Rethinking America

The US Democrats’ Failing Turnaround Strategy

Trumpism, like most radical right-wing movements, is fueled by resentment, not economics. Trump voters are like Russians voting for Putin.

Credit: Gage Skidmore www.flickr.com

Takeaways


  • The Democrats still believe in the old adage that people vote their pocketbook.
  • In other democracies, folks vote their economic interests. In the United States, they do not.
  • Trump’s supporters like Putin because they feel they have more in common with him than with liberal elites.

In the latest twist of the Democrats in the United States trying to make political hay of the mess that is Donald Trump, they are now pursuing a new tack.

They are explaining to Trump supporters how the Trump agenda will hurt their economic interests — by depriving them of health insurance and cutting social services in order to cut taxes for the rich.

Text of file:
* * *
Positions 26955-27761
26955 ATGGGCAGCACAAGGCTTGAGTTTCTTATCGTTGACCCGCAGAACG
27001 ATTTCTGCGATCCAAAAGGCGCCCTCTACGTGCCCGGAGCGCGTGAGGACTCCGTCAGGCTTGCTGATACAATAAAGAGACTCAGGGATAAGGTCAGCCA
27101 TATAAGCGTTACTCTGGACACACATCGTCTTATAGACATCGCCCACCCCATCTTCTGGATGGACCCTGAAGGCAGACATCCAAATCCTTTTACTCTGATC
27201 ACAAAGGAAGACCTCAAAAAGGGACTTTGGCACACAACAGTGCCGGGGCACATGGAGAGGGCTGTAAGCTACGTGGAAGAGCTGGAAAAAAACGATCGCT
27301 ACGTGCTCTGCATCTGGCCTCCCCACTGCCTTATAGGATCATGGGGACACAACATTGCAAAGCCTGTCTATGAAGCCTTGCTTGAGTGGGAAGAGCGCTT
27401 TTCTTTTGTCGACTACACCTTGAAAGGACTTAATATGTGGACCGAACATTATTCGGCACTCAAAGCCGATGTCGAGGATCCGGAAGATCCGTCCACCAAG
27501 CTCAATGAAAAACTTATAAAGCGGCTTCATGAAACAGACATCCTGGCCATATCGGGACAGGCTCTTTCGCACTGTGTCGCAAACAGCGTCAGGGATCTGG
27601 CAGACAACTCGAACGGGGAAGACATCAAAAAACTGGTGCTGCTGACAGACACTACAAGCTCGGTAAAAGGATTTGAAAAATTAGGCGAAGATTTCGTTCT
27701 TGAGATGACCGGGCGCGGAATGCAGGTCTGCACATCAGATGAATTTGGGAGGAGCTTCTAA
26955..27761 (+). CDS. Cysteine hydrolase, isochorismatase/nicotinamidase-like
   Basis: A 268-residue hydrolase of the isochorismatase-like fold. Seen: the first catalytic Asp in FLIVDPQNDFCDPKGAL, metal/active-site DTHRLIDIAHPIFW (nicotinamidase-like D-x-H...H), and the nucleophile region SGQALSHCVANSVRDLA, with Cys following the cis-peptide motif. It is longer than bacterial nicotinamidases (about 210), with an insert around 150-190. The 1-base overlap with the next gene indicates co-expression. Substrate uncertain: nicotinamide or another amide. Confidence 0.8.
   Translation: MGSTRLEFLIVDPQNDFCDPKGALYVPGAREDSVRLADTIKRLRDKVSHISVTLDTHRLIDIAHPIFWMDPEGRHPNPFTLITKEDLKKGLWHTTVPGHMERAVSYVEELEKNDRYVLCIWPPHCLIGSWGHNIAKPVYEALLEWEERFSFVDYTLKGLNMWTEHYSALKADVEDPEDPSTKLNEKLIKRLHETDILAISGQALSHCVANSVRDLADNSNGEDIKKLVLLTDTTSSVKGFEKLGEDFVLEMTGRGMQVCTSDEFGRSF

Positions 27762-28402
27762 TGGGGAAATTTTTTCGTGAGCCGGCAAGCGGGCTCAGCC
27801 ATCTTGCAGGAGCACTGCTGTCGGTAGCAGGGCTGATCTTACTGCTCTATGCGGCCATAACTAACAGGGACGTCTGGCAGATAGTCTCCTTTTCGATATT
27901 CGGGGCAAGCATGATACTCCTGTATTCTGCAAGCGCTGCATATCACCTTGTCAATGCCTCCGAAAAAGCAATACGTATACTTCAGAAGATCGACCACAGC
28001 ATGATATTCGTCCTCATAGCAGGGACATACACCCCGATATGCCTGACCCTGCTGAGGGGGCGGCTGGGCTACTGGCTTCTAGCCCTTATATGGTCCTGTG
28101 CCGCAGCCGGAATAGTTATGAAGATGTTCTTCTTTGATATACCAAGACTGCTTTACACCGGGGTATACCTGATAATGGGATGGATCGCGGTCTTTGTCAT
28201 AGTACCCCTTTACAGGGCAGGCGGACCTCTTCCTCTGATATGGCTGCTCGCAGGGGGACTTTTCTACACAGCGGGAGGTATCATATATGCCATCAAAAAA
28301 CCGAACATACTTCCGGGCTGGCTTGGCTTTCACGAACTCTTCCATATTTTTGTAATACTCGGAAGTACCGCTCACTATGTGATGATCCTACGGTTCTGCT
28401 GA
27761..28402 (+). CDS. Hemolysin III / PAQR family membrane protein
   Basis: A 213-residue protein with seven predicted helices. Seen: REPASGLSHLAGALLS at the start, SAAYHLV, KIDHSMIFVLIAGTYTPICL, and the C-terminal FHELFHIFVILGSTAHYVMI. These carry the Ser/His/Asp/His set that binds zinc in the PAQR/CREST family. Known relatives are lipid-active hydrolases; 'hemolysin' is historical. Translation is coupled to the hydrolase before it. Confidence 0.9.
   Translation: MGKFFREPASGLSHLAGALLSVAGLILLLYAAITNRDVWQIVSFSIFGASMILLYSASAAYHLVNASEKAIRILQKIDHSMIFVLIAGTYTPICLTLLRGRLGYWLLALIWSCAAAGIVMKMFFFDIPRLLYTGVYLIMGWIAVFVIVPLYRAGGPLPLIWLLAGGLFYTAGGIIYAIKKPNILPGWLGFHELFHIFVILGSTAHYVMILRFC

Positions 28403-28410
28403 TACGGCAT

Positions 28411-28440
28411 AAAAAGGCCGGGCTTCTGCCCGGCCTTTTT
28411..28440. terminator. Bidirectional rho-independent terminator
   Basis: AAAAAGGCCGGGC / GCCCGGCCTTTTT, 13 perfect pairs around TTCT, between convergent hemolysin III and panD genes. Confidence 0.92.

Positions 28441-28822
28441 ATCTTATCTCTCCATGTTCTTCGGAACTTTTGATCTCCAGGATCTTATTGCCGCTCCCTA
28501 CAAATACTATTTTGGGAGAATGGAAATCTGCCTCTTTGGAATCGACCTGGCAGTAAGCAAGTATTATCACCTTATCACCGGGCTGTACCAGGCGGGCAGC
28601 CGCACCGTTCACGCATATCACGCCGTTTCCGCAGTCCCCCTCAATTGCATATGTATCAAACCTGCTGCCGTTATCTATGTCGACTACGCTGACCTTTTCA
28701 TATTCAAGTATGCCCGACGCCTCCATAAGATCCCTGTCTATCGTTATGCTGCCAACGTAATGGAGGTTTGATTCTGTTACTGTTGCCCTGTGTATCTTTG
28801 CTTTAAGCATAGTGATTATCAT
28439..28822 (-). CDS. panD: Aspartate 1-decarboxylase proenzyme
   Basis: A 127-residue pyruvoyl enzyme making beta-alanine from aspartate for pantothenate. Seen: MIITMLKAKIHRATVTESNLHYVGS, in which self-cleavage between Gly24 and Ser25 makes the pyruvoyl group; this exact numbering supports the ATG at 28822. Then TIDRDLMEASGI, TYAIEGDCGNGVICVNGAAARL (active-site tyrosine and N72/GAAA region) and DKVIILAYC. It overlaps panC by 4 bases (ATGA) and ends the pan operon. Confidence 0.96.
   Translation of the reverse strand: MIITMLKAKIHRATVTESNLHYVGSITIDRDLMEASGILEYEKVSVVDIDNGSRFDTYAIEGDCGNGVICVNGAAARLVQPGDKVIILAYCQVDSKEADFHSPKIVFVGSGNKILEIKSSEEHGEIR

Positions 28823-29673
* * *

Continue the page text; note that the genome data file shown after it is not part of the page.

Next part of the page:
However, with that strategy, the Democrats are getting nowhere: Nearly 40% of all voters continue to give their unwavering support to Trump. Moreover, in 17 Southern and Rust Belt states that are crucial for electoral calculations in the next presidential election as well as for controlling the Senate, his approval rating is above 50% according to a Gallup survey.

Surprised Democrats

The Democrats are surprised. They still believe in the old adage that people vote their pocketbook and expect voter’s eyes to open the moment they start hurting.

It is quite astounding that Democrats believe that. After all, the U.S. working class stands apart from most working-class voters in other democracies. In the latter, these folks vote their economic interests, while in the United States, they do not.